1. It is also a form of justification for the lavishness and materialist characteristics of human beings.

 

In the first statement, I stated that phone recycling is a new form of “economic trend”. Phone Recycling is economic in the sense that it serves monetary advantage for the users, sellers and mobile companies.  For the users of mobile phones, when the unit is not working anymore there are different mobile stores who pays cash upon surrendering of the defective or obsolete mobile units (Caitlin, 2011). On the side of the seller, buying defective phones is another mean for generating income. For instance, in Hua Qiang Bei there are two large buildings that are primarily dedicated to cellular phones which are traded as commodities or as raw materials and some outdoor vendors have so few phones that it looks like they personally collected them from trashcans to sell them in the adjacent street market (Kousemaker, 2011). The economic benefit of the mobile companies will be the mobile phone material which can be reused that will help the manufacturer to avoid further purchasing of same material and to save a good amount of money (Caitlin, 2011).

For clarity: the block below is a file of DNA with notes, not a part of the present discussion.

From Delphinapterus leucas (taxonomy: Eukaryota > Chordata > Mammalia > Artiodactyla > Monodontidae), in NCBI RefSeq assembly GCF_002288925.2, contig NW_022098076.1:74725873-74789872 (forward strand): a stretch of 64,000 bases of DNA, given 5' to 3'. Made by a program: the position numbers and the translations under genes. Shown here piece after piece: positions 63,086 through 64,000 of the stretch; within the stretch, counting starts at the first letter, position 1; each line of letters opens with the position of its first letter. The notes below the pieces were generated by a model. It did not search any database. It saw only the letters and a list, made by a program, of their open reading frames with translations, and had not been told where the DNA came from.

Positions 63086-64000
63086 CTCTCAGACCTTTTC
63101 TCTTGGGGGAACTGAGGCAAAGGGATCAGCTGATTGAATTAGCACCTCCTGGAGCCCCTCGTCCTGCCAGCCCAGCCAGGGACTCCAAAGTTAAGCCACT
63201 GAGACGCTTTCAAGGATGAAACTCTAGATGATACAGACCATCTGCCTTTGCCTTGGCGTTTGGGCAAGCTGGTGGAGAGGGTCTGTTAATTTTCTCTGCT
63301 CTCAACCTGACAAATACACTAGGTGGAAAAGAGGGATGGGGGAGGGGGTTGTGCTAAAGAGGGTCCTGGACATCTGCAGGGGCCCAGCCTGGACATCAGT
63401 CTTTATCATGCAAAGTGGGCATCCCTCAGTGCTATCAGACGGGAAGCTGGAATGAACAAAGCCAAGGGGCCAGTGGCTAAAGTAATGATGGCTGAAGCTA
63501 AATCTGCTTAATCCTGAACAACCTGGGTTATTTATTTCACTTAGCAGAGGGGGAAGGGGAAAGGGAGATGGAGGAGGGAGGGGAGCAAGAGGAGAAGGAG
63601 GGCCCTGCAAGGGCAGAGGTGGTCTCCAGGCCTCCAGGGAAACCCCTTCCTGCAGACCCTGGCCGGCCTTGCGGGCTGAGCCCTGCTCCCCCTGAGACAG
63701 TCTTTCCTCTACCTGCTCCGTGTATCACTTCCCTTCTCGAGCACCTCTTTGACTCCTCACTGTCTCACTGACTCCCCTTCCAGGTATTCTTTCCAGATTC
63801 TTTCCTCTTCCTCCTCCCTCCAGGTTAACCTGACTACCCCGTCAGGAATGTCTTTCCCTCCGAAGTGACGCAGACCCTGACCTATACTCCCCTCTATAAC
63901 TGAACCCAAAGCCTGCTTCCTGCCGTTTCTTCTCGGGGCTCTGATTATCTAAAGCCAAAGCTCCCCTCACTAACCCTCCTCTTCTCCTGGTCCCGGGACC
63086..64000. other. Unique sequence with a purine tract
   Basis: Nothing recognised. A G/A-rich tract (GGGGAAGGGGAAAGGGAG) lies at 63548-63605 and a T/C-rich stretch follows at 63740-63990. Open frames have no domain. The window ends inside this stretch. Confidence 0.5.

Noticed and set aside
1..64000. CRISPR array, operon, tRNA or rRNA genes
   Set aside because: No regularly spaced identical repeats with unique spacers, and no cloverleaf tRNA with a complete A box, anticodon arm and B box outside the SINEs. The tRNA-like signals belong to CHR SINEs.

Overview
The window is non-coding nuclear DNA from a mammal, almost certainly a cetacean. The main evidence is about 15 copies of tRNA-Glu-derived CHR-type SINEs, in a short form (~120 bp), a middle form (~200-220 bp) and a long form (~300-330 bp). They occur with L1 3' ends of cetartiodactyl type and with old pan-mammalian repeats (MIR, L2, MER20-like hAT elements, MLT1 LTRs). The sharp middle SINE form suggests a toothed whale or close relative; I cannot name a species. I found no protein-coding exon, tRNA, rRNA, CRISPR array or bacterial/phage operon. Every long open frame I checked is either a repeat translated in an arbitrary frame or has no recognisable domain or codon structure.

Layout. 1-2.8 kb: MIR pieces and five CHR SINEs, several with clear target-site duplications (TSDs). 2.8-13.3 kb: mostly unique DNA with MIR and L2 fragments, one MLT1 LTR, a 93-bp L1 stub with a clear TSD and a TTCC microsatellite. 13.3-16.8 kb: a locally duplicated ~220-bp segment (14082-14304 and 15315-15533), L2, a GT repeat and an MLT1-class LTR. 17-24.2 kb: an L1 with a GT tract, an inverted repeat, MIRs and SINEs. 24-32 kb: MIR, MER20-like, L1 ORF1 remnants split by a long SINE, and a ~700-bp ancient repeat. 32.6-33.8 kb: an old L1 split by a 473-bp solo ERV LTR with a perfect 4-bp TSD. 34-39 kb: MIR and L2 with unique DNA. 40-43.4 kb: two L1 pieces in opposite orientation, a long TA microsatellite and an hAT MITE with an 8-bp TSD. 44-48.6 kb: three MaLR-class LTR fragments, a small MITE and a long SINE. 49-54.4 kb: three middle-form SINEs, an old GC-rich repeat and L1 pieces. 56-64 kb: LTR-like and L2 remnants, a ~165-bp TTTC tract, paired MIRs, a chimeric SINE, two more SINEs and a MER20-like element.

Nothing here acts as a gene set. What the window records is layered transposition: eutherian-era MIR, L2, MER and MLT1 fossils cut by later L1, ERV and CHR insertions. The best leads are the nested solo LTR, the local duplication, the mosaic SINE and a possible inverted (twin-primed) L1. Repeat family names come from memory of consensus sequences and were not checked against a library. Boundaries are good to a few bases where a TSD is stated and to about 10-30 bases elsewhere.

Second is that recycling of phones is a mean for popularizing the image of mobile phone companies. For instance is the “Green Box” project of Nokia Corporation which started in 2005 in China (Admin, 2011). In the same year, China Mobile launched a long-term environmental protection program, encouraging customers to put their used mobile phones and electronic accessories into green boxes which were placed by the company in over 1,000 of its business halls located in 40 cities but the program stopped before the end of 2010 because the contract between the China Mobile and a equipment recycling company “has expired” (Beibei, 2011). Two years earlier, Samsung signed the Declaration on Environmentally-Friendly Disposal of Used Mobile Phones in which was prepared under the auspices of the State Environmental Protection Administration (SEPA) of China where Samsung is implementing campaigns to raise people’s awareness of the importance of environmental protection and encouraging the recycling of used mobile phones (Samsung, n.d.). All of these projects of different cell phone companies won positive reputation and widespread social attention from different organization and mobile consumers. Although, it is also evident that all of these projects were merely a form of publicity stunt because according to a survey conducted by the Nokia Corporation, there is less than 1% of discarded phones that were recycled in China (Admin, 2011). The result of the survey was ironic in the sense that the one who conducted the survey is also responsible for the phone recycling project.